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Atravelynn

Safari to FALKLANDS, SOUTH GEORGIA, ANTARCTICA--a relative bargain

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Atravelynn
2 hours ago, xyz99 said:

What an amazing trip, and as always great TR with lots of good photos, details and things we all wanted to know about (and answers to some questions I would not even think to ask). Antarctica is on "the list" but not sure at this point if we will ever get there. The cost alone is a big deterrent.

Any idea, how would the cost change for 2? Would it just double?  If you and another woman booked the triple share your combined cost would be double what the third person sharing would pay.  But if you booked a double cabin, it would cost less on a per person basis than a solo booking the  double cabin.  Here are some pricing examples:   

 

The same Falklands-S.Georgia-Antarctica trip as I did, but leaving from Chile, so it is 3 more days on board, departing in Oct 2020 is $11,696 per person in a triple share; the least expensive double on that cruise is $15,476 per person.  If you wanted that least expensive double for a solo traveler, it would be 1.7 x $15,476 = $26,309 for the solo traveler.   To give you an idea of how fast those triple-shares book...for the January 2021 departure, almost the same dates as I did, only 1 single share berth is available now.

Here is the website of Polar Cruises for Sea Spirit.  https://www.polarcruises.com/antarctica/ships/premium-expedition-ships/sea-spirit

Just Antarctica without the Falklands and South Georgia is much less, $6746 is the lowest I see on the Polar Cruises Sea Spirit website.  The lowest I found anywhere was $5653 in a very basic quad-share on a different ship.

https://travelwild.com/cruises/antarctica/antarctic-peninsula-cruises/antarctic-peninsula-whale-watching-voyage/

 

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Did you feel 21 days was too long?  No - there was one lady who did our itinerary and then was leaving the next day for 11 days just Antarctica (and South Shetlands).  Lots of us were jealous of her.  Were you at any point bored, or just "eh, another penguin"?  Because we saw 7 different kinds of penguins--and they were doing different things from feeding chicks to jumping on/off icebergs to fighting--it was always new.  Plus the environments between the Falklands, South Georgia, the South Shetland Islands, and Antarctica were different.  We also enjoyed watching seals, other birds, whales and spectacular scenery.   Judging from the behavior and reactions of the others on board, everyone was enthused about all the outings and the VARIETY they offered.  The itinerary is designed for variety.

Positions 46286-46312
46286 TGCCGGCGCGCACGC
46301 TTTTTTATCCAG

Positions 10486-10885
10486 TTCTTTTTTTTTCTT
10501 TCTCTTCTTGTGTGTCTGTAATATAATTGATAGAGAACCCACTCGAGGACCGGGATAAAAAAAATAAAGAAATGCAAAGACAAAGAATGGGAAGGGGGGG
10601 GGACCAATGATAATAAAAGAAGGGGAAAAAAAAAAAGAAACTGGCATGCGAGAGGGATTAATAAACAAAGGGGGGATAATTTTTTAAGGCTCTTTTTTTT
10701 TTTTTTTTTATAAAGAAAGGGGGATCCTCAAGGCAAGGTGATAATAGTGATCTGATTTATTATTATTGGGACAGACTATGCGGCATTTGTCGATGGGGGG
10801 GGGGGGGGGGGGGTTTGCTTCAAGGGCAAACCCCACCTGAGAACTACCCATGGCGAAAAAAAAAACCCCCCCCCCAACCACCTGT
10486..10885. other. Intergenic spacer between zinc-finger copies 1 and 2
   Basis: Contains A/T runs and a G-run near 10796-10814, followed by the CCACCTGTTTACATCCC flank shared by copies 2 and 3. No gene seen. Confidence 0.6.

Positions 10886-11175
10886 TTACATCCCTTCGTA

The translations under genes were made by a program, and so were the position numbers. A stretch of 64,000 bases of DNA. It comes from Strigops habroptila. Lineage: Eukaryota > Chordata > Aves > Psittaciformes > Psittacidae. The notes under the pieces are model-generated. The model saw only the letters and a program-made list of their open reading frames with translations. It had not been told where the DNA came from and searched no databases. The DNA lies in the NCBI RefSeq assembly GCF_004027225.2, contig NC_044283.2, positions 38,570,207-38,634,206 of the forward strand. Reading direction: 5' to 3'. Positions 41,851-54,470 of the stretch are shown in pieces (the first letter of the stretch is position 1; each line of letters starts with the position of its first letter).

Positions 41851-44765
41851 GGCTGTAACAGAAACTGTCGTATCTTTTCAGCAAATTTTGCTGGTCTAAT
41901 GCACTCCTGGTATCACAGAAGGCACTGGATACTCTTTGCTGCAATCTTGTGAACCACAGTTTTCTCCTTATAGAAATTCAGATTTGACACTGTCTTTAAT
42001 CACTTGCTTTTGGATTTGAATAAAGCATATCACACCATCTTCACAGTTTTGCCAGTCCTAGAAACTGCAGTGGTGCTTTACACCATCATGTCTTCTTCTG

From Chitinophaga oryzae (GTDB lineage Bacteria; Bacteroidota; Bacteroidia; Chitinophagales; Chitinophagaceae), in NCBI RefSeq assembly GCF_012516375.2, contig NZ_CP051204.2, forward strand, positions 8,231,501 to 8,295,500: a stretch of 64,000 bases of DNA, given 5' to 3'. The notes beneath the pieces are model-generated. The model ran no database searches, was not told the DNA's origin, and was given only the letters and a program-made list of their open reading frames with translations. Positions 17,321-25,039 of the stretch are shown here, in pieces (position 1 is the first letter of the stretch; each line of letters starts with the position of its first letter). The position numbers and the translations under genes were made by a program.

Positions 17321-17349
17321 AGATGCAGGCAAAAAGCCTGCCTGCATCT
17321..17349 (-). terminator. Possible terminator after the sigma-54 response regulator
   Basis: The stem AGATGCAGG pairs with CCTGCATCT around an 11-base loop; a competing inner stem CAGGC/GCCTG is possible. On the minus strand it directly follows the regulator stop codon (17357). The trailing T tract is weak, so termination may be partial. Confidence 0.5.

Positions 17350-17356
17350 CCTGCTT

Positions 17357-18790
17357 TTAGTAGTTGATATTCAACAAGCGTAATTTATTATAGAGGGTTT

When on the ship, how do you get into a zodiac, (easy--explained below)  do you get wet?  Not wet through to your skin (unless you do the polar plunge and jump off the ship in your bathing suit).  We got hit with waves in the zodiac but our gear kept us dry.  I hate being wet and cold, so I avoided the polar plunge, and was never wet and cold.  Is it difficult, do you need to be in good shape?  We had people of various ages (I'd say median age about 60), shapes, and fitness levels and everyone was easily able to do all the landings by zodiac that they wanted.  You get help in and out of the zodiac, so no sea legs are needed.  The crew was helpful and patient and everything was set up to make it easy to get in and out of the zodiac without falls.  The last thing the crew wants is an injury so they take extra safety measures.   Boarding the zodiac from the ship is quite easy because 3 different people grab your wrists and you grab theirs as you are led down a couple of stairs into the zodiac that is tied right next to the ship. The last staff member does not let go until you are sitting in your spot in the zodiac.  At the landing site, getting out is structured and orderly, done one by one, with assistance, in very shallow water that does not go over the boots.   Legs always point toward the motor before swinging them in or out of the zodiac.  There is lots of help getting back in at the end of the shore activity and you can always ask for a little extra boost or an arm to steady you.  During all boarding and exiting of the zodiacs, you hand your gear to a staff member.  That way you don't drop it in the water and it does not tilt you off balance.  Before using the zodiacs the first time, everything was explained.  Anyone wanting more assurance or extra instruction joined a special group for extra zodiac tutoring.  Since I did not join that group I am not sure what they did, but the staff made it very clear that they wanted everyone to be comfortable  with the zodiac transfer and they would do their part to be sure everyone was.